-the dreaded ‘cold-water sandwich’ as my trades call it. You turn on the hot water in the kitchen to wash a few dishes. You then turn the tap down or off for just a moment to grab those dirty pots on the stove. You turn the tap back on to hot to continue washing and you’re met with another round of ice-cold water while you wait for the unit to kick back on. I’ve heard that this is because some (all?) units require a certain flow capacity to be running consistently in order for the water to be heated. Again, wasted water while you wait for the hot stuff. 

Yes, you can purchase recirculation units and have them installed so that they’re a fresh supply of hot water at a moment’s notice. Yes, you can even purchase a holding tank that keeps a batch of hot water waiting for your beckoning. But you know what? If your tankless water heater requires a tank for it to be effective, why bother? 

For me, personally, it hasn’t been worth it. AT ALL. I don’t feel that my saleperson that touted this unit did an adequate job of disclosing the above-mentioned issues and frankly, *I* didn’t do a good job of doing my homework prior to spending an arm, leg and torso. 

***This is information taken directly from a company’s website that sells the recirculation pumps 

*”Significant water (and sewer) disposal savings, retaining the 12,000 to 38,000 gallons of water a typical U.S. home wastes annually waiting for hot water. Some fast-growing counties are making the installation of hot water recirculation pumps mandatory for all new construction projects.”* 

Guys, that’s *typical* US homeowner. Does a *typical* homeowner have a tankless water heater? Probably not. If the typical Joe Schmoe is wasting upwards of 38,000 gallons a year with a regular hot water tank, it makes me shudder to think what I’m wasting. If all of this information is true, it should come MANDATORY. Period. New construction or not. 

If I had to do it again, I’d buy a bigger heater and wrap that sucker in insulation.”

Do you have a tankless water heater?  Are you considering it?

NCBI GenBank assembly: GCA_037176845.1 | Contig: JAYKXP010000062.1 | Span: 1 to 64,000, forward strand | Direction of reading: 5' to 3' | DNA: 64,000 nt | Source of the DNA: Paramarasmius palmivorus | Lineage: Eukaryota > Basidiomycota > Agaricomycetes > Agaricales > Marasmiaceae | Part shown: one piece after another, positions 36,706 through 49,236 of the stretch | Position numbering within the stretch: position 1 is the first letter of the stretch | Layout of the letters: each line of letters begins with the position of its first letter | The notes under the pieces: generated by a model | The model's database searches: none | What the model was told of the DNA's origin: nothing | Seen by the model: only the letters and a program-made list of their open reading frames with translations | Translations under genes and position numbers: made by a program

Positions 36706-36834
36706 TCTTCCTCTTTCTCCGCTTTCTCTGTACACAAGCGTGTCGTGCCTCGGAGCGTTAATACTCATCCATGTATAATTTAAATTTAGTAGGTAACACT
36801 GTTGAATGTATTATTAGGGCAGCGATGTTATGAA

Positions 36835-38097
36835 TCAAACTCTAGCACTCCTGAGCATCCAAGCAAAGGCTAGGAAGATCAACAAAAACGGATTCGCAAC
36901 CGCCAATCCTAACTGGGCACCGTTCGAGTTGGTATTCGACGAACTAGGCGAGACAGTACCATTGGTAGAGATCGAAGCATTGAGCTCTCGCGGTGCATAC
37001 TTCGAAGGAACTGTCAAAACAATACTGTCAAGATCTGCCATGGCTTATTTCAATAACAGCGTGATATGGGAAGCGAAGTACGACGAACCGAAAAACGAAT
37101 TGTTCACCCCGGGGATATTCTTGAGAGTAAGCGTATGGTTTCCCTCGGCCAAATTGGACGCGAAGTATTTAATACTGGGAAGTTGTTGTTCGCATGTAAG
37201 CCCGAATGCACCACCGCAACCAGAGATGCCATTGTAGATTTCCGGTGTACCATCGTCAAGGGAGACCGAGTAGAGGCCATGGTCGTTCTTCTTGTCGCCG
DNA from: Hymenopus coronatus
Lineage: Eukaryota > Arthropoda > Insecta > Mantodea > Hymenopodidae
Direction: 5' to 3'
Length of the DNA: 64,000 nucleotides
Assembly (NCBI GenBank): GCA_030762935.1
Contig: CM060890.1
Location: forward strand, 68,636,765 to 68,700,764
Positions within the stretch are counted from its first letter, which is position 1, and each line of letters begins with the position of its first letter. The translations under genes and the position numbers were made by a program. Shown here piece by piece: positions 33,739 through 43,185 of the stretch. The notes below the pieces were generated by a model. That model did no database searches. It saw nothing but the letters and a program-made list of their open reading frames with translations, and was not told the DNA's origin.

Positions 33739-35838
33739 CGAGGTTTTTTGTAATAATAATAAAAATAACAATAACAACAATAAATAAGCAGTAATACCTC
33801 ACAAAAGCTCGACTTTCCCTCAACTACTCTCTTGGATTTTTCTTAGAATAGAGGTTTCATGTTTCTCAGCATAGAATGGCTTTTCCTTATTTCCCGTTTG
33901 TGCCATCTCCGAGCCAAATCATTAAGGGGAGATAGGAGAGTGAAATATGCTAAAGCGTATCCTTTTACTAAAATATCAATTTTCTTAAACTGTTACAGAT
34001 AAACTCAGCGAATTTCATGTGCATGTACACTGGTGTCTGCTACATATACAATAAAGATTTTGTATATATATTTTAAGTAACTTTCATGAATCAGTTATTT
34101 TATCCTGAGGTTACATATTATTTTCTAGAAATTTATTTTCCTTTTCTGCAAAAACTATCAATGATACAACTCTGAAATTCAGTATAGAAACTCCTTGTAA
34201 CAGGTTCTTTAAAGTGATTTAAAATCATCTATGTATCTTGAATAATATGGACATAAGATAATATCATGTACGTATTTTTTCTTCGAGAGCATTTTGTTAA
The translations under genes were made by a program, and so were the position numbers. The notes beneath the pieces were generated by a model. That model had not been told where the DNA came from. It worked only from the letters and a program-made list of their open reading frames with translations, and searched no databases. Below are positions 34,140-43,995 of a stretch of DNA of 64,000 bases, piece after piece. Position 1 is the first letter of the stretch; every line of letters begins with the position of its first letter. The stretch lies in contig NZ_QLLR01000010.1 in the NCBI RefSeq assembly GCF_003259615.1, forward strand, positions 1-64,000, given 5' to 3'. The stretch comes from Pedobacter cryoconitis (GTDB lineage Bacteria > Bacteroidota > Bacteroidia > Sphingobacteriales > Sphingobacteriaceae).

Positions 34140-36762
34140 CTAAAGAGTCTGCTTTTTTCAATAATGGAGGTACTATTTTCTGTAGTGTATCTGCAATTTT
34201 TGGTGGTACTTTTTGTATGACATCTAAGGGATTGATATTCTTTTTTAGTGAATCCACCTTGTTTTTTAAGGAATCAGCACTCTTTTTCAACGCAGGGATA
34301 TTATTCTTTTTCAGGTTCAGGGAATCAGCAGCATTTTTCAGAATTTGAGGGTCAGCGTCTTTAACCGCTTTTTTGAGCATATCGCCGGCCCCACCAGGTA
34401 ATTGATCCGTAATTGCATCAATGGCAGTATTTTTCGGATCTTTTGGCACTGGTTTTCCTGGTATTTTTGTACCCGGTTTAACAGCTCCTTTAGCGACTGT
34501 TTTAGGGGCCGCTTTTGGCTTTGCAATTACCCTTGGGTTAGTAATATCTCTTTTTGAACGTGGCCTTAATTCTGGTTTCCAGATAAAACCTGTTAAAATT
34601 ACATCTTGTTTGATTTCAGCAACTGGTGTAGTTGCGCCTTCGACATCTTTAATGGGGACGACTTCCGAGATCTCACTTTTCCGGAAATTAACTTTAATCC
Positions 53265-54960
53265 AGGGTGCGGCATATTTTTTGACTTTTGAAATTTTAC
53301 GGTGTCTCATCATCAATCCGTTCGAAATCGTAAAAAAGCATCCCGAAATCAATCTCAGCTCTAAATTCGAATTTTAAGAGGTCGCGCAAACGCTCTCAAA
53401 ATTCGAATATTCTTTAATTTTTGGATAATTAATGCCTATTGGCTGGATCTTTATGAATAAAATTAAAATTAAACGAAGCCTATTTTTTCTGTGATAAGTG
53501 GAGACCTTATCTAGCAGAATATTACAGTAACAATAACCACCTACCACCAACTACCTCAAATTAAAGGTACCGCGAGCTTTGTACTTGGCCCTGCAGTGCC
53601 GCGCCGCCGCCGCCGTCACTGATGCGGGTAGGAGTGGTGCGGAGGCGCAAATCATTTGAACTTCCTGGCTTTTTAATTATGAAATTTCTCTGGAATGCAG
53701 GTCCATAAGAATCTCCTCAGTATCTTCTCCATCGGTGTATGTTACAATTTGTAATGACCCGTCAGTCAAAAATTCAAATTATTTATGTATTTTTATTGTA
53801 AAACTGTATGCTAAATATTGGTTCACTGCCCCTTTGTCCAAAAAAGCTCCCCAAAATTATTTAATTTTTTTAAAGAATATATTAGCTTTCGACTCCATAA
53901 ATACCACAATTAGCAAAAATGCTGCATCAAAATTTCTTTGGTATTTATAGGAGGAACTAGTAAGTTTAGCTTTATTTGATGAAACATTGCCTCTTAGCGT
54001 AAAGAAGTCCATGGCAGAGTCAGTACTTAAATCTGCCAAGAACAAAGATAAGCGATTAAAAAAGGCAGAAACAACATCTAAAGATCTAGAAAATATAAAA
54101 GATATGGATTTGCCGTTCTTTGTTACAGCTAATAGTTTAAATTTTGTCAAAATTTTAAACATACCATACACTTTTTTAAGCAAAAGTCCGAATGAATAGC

And Then There Was One

This post is brought to you by the man of the house, John.  
Let’s give him a warm, Elephant Buffet welcome!  

With a deathly level of seriousness, Carol tells me she has something to confess. 

“I did something stupid today, and it’s been killing me trying to figure out how to tell you,” she says.  She takes a deep breath, “I drywalled your levels into the bulkheads above the cabinet today.”

I laugh, relieved it’s something so small, but then a little detail nags my attention.  “Wait.  My lev-ELS?” I ask.  “Not just my level?”

“No,” she replies, “There’s two of them up there.  But not your good one.  That’s still in the garage.”

I let it sink in; my trio of levels had turned into a solo act with one stroke of a putty knife.  And though my “good one” was more expensive, it wouldn’t have won the Sophie’s choice of levels, had that scenario ever been raised.  A little voice tells me to look on the bright side.  It could be worse.  All three of my levels could be stuck above the cabinet, forever silently ensuring the alignment of that one wall.

I look up at the bulkhead, considering the necessary search-and-rescue.  Nothing short of a hole in the drywall would do.  And after all her work, I’m just not prepared to ask Carol for that.

So.  There is not one, but two levels up in the bulkhead above the cabinets.  Adding to the stories which makes the house a little more “ours”.